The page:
Living Legends in the Organic Industry Share Solutions
Will Allen, owner of Cedar Circle Farm in Vermont, has spent the last 14 years pioneering a process where a relatively small farming community feeds thousands of locals, and teaches them about organic urban agriculture. He is widely recognized as a pioneer in the organic agriculture movement.
I visited Will’s farm in Vermont last year just prior to attending the BioChar conference. We did the interview at his farm. Their community-supported agriculture (CSA) program has 200 households in it during the summer, and another 100 households join their fall program.
“When we first started out, we decided that it’s going to be an educational farm because most of the farmers right now are not producing young farmers,” he says. “We’re trying to train the next generation of farmers and trying to change farming by training that generation to be organic and community-focused…
We have several young people and middle-aged people who got trained here and who are now running their own farms. We put them through a program where they have to be here two or three years. But they get paid a regular salary; it’s not like an apprentice program,” he says.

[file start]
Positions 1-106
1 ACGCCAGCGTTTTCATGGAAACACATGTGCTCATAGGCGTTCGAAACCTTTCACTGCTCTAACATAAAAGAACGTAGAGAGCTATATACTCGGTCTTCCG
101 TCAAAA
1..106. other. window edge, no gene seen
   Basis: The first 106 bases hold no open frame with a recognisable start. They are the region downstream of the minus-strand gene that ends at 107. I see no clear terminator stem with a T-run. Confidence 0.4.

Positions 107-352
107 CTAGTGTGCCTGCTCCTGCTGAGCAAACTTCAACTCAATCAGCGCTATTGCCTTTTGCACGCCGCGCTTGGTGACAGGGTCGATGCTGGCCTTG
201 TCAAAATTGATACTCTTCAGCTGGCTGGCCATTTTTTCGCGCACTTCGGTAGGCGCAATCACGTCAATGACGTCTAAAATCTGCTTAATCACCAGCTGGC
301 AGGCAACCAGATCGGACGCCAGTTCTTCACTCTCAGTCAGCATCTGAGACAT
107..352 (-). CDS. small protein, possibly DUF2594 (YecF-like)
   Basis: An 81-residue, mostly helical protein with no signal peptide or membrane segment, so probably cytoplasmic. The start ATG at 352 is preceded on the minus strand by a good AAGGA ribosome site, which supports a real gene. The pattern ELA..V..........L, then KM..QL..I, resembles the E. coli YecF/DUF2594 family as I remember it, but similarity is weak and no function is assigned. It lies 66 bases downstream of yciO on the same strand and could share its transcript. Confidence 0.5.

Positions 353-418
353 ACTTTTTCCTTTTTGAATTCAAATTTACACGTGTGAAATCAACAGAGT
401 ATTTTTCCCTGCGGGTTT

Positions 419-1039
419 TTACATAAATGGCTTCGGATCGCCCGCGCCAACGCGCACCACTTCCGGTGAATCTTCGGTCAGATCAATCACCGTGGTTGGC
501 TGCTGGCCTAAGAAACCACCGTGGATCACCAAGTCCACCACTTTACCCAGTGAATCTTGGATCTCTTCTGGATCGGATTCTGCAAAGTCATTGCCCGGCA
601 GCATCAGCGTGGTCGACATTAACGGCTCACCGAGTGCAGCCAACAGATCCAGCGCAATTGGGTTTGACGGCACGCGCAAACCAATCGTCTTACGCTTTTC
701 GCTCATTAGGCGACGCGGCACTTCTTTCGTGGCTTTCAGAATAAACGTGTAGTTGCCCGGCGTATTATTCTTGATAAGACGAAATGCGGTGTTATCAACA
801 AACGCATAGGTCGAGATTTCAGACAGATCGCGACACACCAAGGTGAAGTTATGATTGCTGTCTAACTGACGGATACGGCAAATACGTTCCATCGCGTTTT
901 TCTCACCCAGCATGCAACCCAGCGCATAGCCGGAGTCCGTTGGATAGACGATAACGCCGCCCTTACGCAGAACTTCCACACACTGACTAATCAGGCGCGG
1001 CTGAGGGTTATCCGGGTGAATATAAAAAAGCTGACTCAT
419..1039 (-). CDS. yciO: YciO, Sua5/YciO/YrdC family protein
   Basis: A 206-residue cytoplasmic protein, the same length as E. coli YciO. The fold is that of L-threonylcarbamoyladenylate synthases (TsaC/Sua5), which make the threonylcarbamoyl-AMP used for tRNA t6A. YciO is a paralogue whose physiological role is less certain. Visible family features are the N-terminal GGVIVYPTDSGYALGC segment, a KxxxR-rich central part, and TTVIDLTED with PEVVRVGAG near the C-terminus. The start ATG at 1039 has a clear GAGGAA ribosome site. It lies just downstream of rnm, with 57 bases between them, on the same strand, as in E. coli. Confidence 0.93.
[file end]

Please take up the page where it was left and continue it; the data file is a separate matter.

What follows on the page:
His farm sells produce within a 50-mile radius, and his customers include local restaurants, co-ops, and farmer’s markets. Well over 1,000 children visit the farm each year, and the farm even runs a farm-to-school program with the local grammar school and high school. There’s also a backyard garden program, where budding gardeners can learn the tricks of the trade.
What’s Old Is New: Pesticide-Free Crop Growing Techniques
Allen has been part of the organic movement for about 40 years. When he first began, he had the first organic farm in the San Joaquin Valley in California. Rather than relying on chemical pest control, Allen used age-old principles of fighting pests with beneficial insects.
Eventually, he became director of the Rural Toxics Program for the California Institute for Rural Studies, which did outreach programs to cotton growers. Cotton is actually one of the most toxic crops there is. Over half of all the pesticides used worldwide are used on cotton.
“We were able to teach cotton growers how to grow organic cotton, and we did an outreach to 62 clothing companies,” Allen says.
As a result of this outreach, a number of well-known brands have switched over to organic cotton, including Patagonia, which uses nothing but organic cotton for its line of clothing. About 18 percent of Nike’s clothing line is now also organic.